Written By: Jeff Modzelewski

As acoustic and bluegrass music continues to be a driving force in the jam scene, it’s always exciting to see where bands find their niche.  There’s traditional bluegrass, jamgrass, country, Americana, folk, or, more often than not, some combination of the various options, and the best acoustic driven bands find a way to take something that sounds familiar and put their own unique spin on it.  On the second album from 18 Strings, Single Wide, this West Virginia 3 piece does exactly that.

The band consists of Andrew Tuck on vocals, guitar, and various other instruments; Chris Jones on vocals, mandolin, and cello; and Greg Thurman on vocals and bass.  They have a sound that has a little twang but isn’t country, includes a mandolin but isn’t quite bluegrass, and comes from the heartland but doesn’t fit neatly into the folk genre.  They describe themselves simply as “acoustic,” and the simple description works for a band that isn’t trying to do much beyond writing very solid songs.  The album has a good mix of styles, leading off with “Legions of Debauchery,” a “country song about a heavy metal band.”  The style, both in the music and structure of the song, is reminiscent of The Devil Makes Three without being a copy.  That’s not where the band stays, however.  They move into more sentimental areas on songs like “Anon” and “So Long” and they get more down and dirty on “Hogtied.”  It’s a fun mix of styles that gives the album a unique sound.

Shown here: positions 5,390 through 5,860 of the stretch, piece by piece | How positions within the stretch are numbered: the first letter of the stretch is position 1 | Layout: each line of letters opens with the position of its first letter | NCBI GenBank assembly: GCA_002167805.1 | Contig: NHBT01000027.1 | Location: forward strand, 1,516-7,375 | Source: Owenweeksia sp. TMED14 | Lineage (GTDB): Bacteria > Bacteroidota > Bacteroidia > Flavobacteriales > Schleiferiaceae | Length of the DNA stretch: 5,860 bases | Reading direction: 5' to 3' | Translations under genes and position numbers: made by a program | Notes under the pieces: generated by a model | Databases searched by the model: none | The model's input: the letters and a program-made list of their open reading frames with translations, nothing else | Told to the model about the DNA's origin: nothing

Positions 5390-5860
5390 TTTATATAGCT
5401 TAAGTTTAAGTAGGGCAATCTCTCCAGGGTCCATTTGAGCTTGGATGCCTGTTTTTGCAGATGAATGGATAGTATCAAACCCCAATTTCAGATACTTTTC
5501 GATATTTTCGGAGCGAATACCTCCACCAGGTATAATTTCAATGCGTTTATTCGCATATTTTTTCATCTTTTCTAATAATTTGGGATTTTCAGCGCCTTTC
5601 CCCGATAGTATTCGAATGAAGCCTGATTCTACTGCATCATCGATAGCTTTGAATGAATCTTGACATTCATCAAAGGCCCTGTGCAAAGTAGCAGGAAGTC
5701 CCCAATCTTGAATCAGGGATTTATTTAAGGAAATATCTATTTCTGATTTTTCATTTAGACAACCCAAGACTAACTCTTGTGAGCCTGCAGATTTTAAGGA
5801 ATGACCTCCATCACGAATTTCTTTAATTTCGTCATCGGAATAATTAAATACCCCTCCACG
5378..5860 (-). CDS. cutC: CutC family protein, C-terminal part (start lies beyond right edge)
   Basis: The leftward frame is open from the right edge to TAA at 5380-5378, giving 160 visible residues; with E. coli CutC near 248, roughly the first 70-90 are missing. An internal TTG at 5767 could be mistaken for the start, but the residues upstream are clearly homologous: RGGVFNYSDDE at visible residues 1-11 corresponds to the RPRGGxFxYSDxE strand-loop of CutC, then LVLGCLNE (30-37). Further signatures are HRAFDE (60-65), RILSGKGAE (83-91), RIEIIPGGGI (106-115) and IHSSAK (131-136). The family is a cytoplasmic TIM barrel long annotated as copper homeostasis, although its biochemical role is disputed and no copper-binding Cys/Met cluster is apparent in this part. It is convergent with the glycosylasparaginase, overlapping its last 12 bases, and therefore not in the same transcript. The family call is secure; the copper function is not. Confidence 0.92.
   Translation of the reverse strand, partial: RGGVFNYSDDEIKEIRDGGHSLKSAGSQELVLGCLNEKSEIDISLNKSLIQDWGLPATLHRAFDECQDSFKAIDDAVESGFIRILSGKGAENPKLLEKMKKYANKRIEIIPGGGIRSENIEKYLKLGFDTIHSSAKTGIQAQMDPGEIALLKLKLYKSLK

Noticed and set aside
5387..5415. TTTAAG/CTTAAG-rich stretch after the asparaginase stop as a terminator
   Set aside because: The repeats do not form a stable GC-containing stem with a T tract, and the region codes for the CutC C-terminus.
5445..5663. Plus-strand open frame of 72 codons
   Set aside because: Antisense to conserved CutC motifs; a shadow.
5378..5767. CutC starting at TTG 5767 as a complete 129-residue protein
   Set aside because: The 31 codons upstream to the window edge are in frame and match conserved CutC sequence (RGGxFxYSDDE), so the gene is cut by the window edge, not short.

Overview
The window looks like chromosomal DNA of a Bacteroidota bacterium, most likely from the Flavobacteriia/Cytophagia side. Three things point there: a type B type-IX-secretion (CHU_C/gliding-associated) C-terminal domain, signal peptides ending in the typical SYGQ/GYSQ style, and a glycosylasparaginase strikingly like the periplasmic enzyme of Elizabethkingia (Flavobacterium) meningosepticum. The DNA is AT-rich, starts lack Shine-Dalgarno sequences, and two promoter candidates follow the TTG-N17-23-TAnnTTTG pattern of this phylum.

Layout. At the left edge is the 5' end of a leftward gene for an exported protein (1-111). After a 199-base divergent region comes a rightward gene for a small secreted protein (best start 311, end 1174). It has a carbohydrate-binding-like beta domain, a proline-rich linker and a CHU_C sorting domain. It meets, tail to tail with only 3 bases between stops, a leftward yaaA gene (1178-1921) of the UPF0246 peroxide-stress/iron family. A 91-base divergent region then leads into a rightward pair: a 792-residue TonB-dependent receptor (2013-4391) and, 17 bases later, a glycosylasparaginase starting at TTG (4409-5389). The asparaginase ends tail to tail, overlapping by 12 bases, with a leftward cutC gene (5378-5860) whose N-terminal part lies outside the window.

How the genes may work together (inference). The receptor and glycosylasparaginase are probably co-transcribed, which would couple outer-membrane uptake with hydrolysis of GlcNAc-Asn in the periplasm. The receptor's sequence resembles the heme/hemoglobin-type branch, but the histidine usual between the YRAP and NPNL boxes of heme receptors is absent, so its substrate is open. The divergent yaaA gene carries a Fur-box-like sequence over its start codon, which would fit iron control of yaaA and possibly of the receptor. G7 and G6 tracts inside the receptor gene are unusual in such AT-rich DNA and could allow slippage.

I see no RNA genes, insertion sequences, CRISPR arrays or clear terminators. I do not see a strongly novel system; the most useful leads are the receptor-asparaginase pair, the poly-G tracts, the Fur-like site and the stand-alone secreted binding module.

The other exceptional piece of the puzzle comes into play when the band adds vocalist Helen Jones for a few songs.  She steps in to add backing vocals on a couple tracks but takes the lead on the rollicking bluegrass track “Someone Who Ain’t Me.”  While the rest of the band provides vocals that are more than adequate, it was a smart decision to bring in a female voice for a couple tracks.  They bring things back to the 3 piece for “Country Breakfast,” a tune that hearkens back to the rots of Appalachian music before closing the album with the forlorn “Ghost Radio.” 

To make a mark as an acoustic act you need good songs and good execution.  While I can’t speak for 18 Strings live performances, they clearly have the songwriting and chemistry down pat.  There’s a lot to like on this album and nothing that falls flat.  Definitely worth a listen.

Check out 18 Strings website and more of their music here.